There are other equally pernicious consequences for American society as a whole. Democratic rights have been shredded by the build-up of a national-security state that engages in mass surveillance of the entire US population, including telecommunications, the Internet and social media. The entire society has been saturated in violence, stemming not only from Iraq but from a quarter century of virtually uninterrupted military aggression, in the Middle East, Central Asia, the former Yugoslavia, Africa and—perhaps sooner rather than later—the Far East.

The effort to sustain a position of worldwide dominance out of all proportion to the actual weight of the United States in the world economy—the US spends more on the military than the next dozen countries combined—has been the driving force for drastic cutbacks in social spending, undermining education, infrastructure, healthcare and other social necessities.

Another consequence of the war in Iraq has been the rise of the military-intelligence apparatus to a central role in American political life. Iraq and Afghanistan war criminals—Kelly, Mattis, McMaster—direct the national security policy of the Trump administration. The Democratic Party is currently being taken over by a slew of military-intelligence operatives, nearly all of them veterans of the wars in Iraq and Afghanistan. Most were not rank-and-file soldiers, but commanders, Special Forces operatives, or intelligence agents, who shared both the political outlook and the criminal responsibility of those who organized and instigated the war.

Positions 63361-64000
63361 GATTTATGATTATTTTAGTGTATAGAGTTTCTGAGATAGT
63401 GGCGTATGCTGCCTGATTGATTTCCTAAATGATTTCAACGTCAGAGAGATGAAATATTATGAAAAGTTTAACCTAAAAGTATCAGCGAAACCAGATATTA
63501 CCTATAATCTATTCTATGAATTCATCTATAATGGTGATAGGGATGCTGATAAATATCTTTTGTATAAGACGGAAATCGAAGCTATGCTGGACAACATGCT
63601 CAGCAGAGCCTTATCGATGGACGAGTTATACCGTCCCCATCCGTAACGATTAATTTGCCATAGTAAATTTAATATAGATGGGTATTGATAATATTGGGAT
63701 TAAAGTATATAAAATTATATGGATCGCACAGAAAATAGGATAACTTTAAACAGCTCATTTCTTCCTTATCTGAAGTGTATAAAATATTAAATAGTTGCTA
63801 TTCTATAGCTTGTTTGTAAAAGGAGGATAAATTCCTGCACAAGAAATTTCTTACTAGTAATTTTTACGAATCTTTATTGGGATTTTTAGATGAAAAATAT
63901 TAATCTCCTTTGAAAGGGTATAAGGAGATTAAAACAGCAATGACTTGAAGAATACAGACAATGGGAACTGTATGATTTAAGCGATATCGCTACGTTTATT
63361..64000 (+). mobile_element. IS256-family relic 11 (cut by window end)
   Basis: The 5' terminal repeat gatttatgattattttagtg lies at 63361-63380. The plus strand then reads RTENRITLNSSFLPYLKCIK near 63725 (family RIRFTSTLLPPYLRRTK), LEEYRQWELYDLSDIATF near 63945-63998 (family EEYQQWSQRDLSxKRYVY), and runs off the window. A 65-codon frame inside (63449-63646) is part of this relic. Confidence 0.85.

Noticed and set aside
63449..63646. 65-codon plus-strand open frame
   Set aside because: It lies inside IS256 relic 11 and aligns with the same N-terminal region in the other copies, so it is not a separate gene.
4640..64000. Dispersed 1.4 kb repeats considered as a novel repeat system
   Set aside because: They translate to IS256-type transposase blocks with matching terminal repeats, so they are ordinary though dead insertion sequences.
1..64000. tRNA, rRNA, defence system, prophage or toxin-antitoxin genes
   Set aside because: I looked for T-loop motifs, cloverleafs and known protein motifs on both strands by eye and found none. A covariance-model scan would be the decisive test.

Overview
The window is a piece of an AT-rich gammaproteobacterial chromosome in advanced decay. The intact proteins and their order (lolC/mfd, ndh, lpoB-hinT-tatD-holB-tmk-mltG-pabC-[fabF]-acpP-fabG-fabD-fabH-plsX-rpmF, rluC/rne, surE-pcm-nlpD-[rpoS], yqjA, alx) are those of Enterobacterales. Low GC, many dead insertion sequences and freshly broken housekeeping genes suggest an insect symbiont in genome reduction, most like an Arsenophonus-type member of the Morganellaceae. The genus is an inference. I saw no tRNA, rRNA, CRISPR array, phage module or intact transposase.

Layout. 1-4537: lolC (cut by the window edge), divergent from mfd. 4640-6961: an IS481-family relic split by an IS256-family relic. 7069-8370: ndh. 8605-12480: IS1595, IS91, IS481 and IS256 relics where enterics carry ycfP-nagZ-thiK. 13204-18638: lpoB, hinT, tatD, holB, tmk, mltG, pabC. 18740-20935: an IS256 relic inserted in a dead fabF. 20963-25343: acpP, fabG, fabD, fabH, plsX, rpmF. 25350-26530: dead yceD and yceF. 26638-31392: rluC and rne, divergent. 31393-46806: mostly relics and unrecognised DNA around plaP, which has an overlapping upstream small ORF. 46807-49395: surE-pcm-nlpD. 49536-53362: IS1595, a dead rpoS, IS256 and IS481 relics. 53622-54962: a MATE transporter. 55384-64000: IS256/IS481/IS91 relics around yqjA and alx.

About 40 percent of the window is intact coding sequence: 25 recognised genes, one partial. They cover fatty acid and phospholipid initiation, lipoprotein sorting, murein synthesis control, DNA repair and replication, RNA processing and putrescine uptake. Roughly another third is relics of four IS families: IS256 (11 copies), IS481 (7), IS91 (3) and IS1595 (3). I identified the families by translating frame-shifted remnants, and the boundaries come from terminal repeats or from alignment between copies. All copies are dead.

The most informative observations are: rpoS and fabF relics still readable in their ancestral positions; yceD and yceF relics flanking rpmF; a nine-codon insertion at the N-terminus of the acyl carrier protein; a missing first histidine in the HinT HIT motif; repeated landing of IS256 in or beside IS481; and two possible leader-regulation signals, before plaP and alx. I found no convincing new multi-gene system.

The 15th anniversary of the war has been little noted in the American media, which prefers to pass over the crimes of imperialism, and its own complicity, in virtual silence. This is all the more necessary, as the same methods used to justify the war with Iraq are now being employed to instigate an even more terrible calamity, a campaign of provocation and aggression against Russia whose logic leads to an all-out war involving nuclear weapons.

If anything, the current campaign against Russia is based on even more flimsy and transparent lies than the campaign against Iraq, with Vladimir Putin replacing Saddam Hussein as the target for demonization. The alleged Russian poisoning of British spy Sergei Skripal has become, in this narrative, the equivalent of Saddam Hussein’s “weapons of mass destruction.” British Foreign Secretary Boris Johnson seeks to reprise Colin Powell’s role in delivering “proof” of the necessity for an escalating confrontation with the regime targeted by Washington and London.

These 15 years have not passed in vain, however. All over the world, there is a growing audience for the one consistent voice of opposition to imperialist war, the World Socialist Web Site. The Marxist perspective advanced by the WSWS shows the road forward for the international working class. The fight against war today requires the building of the Socialist Equality Party (US) and its sister parties around the world in the International Committee of the Fourth International.

Patrick Martin